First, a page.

But not all was wrong with the Popes of the time. We find that their charity, knowledge of spiritual subjects and work against schismatic trends were at times exemplary.

At the birth of Gaetano, Pope Sixtus IV was in power and though we may know him as the one who commissioned Michaelangelo to paint the Sistine chapel, his wars and treachery and his promoting the wrong people to high office in the church, blemish his career as Pontiff. On the other hand he took measures to suppress abuses in the Inquisition, built bridges across the Tiber, improved the sanitary conditions of the city of Rome and most important of all vigorously opposed the first protestant teachings.
Gaetano had acquired his degrees at law when he found a position as secretary or protonotary to the Pope Julius II who appreciated the prowess of our Saint and must have set a good example to Gaetano by attending Mass almost daily and often celebrating it himself. He was also free from nepotism even though he himself was the nephew of Sixtus IV. Like his uncle before him he was patron of the arts. He also made various ordinances for monastic reforms and convoked the Fifth Lateran Council to eradicate abuses within the Church and especially from within the Roman Curia. Some point out his early life and his fathering of three daughters and others comment that he was more suitable as a soldier with his ambition to free the whole of Italy from its subjection to foreign powers. But we may be sure that his dealings with our Gaetano were of positive influence.
When Leo X became pope, his life was in a way in sharp contrast with the one Gaetano was leading. He was of the Medici family and was only thirty eight when he succeeded Julius II. He paid no attention to the dangers threatening the Papacy but gave himself up unrestrainedly to amusements and failed to grasp fully the duties of his high office. He created new offices and dignities and the most exalted places were put up for sale. In spite of all this he was lavish in works of charity, unfeignedly religious and strictly fulfilled his spiritual duties. He celebrated Mass and read his Breviary daily and fasted three times a week. The Lateran Council, continued by Leo was nearing its close, having issued numerous and very timely decrees, so comparison of his life with Gaetanoĺ─˘s is quite difficult to make.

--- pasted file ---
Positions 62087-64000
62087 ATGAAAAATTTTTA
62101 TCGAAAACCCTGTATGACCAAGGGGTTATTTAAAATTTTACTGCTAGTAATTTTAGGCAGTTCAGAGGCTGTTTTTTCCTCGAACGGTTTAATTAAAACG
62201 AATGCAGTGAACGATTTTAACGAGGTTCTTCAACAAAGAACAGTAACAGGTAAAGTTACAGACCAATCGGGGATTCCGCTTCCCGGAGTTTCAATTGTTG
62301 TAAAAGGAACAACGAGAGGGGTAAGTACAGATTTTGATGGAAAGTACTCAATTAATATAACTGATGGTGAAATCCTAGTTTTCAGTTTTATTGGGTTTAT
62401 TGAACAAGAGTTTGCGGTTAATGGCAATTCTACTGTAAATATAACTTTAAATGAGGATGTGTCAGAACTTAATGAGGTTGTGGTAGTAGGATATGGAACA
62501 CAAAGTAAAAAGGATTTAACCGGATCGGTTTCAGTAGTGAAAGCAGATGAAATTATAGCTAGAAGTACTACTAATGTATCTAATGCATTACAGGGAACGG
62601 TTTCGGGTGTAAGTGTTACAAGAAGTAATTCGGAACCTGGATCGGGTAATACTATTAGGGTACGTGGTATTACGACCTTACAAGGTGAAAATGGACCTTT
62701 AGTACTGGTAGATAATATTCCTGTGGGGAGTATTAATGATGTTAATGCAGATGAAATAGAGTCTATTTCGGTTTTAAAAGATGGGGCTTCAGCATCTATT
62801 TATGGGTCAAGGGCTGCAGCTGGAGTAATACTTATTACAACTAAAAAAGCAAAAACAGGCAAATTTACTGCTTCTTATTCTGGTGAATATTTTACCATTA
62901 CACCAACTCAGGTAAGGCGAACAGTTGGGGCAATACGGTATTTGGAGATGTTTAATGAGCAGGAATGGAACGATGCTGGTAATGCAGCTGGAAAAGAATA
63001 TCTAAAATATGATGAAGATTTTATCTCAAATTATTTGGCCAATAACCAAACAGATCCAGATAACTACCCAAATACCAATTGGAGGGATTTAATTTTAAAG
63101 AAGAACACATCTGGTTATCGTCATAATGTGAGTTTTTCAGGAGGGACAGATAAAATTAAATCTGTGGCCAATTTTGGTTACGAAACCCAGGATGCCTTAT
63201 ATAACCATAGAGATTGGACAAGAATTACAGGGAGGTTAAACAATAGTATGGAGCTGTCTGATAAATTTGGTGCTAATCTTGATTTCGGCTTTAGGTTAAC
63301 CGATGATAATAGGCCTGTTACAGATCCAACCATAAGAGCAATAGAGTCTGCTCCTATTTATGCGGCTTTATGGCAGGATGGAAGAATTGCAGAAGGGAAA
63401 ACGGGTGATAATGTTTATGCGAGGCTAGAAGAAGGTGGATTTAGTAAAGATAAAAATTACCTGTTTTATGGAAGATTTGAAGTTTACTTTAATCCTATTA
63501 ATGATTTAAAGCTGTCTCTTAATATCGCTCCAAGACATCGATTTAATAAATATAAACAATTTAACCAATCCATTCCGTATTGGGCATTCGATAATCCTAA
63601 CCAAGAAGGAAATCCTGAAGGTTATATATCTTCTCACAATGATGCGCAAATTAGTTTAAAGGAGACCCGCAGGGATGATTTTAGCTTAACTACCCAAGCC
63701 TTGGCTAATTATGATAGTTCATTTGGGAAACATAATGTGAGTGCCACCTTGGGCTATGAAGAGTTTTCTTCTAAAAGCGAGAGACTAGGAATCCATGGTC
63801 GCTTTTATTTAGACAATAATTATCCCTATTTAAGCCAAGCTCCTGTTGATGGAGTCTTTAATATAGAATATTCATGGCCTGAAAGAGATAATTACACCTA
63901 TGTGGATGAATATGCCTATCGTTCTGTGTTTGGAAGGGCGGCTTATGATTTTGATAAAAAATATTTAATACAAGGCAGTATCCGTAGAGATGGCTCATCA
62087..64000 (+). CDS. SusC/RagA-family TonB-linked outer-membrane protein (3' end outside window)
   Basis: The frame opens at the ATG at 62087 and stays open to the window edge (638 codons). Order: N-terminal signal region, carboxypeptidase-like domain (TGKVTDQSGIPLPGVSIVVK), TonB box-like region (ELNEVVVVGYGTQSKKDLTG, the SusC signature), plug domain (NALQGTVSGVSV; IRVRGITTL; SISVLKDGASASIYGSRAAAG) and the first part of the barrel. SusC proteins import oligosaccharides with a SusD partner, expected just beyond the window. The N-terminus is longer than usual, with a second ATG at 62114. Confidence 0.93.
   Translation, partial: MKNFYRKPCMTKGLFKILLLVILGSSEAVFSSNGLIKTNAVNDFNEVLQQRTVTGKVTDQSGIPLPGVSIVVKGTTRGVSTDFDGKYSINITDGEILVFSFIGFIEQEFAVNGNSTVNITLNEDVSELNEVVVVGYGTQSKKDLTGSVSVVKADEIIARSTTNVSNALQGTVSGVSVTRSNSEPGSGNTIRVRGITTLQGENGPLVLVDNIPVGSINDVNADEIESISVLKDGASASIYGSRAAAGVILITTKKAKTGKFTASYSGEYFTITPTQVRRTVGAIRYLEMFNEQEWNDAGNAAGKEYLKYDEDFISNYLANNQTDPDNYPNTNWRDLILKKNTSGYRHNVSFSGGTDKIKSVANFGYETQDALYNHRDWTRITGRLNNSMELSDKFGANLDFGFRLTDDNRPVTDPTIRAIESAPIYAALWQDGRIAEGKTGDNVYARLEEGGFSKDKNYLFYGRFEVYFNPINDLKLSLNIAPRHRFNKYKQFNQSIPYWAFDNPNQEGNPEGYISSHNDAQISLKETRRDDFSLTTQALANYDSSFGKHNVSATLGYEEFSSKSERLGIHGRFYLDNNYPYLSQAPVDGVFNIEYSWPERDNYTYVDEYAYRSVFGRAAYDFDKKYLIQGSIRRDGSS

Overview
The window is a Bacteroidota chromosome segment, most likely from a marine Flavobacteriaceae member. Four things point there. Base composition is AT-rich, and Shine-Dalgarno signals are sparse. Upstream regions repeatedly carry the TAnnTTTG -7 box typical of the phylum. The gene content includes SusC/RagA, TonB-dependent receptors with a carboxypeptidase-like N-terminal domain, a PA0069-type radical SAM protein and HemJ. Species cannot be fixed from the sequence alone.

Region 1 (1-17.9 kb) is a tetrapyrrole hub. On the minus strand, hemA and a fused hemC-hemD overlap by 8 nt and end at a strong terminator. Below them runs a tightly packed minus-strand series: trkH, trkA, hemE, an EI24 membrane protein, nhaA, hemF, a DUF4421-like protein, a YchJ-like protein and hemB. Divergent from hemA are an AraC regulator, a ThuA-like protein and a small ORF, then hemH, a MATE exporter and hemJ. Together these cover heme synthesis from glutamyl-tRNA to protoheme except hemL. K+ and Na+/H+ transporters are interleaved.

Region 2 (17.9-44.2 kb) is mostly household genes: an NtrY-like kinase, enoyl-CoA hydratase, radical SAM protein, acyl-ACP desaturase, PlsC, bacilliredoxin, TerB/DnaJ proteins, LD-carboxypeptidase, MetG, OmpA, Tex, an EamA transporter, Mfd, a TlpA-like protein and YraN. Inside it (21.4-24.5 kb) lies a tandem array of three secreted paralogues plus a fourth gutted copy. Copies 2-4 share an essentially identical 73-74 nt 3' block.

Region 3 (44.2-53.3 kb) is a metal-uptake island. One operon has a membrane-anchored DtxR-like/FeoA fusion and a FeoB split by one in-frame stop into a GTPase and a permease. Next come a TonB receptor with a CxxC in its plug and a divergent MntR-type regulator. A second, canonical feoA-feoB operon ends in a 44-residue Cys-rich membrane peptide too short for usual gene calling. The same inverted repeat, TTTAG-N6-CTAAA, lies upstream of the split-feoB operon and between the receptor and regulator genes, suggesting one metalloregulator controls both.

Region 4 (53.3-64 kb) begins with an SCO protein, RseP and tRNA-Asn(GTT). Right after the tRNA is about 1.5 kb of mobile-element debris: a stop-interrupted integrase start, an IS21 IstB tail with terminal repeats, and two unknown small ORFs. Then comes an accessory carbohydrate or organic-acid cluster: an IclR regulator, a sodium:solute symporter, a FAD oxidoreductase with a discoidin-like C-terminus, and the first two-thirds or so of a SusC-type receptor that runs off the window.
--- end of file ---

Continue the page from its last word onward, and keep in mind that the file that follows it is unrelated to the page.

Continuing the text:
It was during the reign of Pope Clement VII that the political and religious situation of of the Church and of the city of Rome was one of extreme delicacy. Francis I and the Emperor Charles V were at war and the political involvement of the Papacy had led to the sacking of Rome by German troops. These were hard times in the life of Gaetano as we can see in the next chapter. After his close shave in his rush to safety, Clement went for a while to Orvieto and Viterbo, then returned to Rome where terms favourable to the Holy See were definitely arranged with Charles V of Spain who was solemnly crowned by Clement. In all this, one would see in this Pope, feeble diplomacy and a Pope far from heroic for his people. But in the more ecclesiastical aspects of his pontificate Clement was free from reproach and genuinely in earnest over a crusade against the Turks. He gave much encouragement to foreign missions. This reign also saw the problem of Henry VIII forcing the Church in England to break from Catholic unity because of his wish to divorce Anne Boleyn.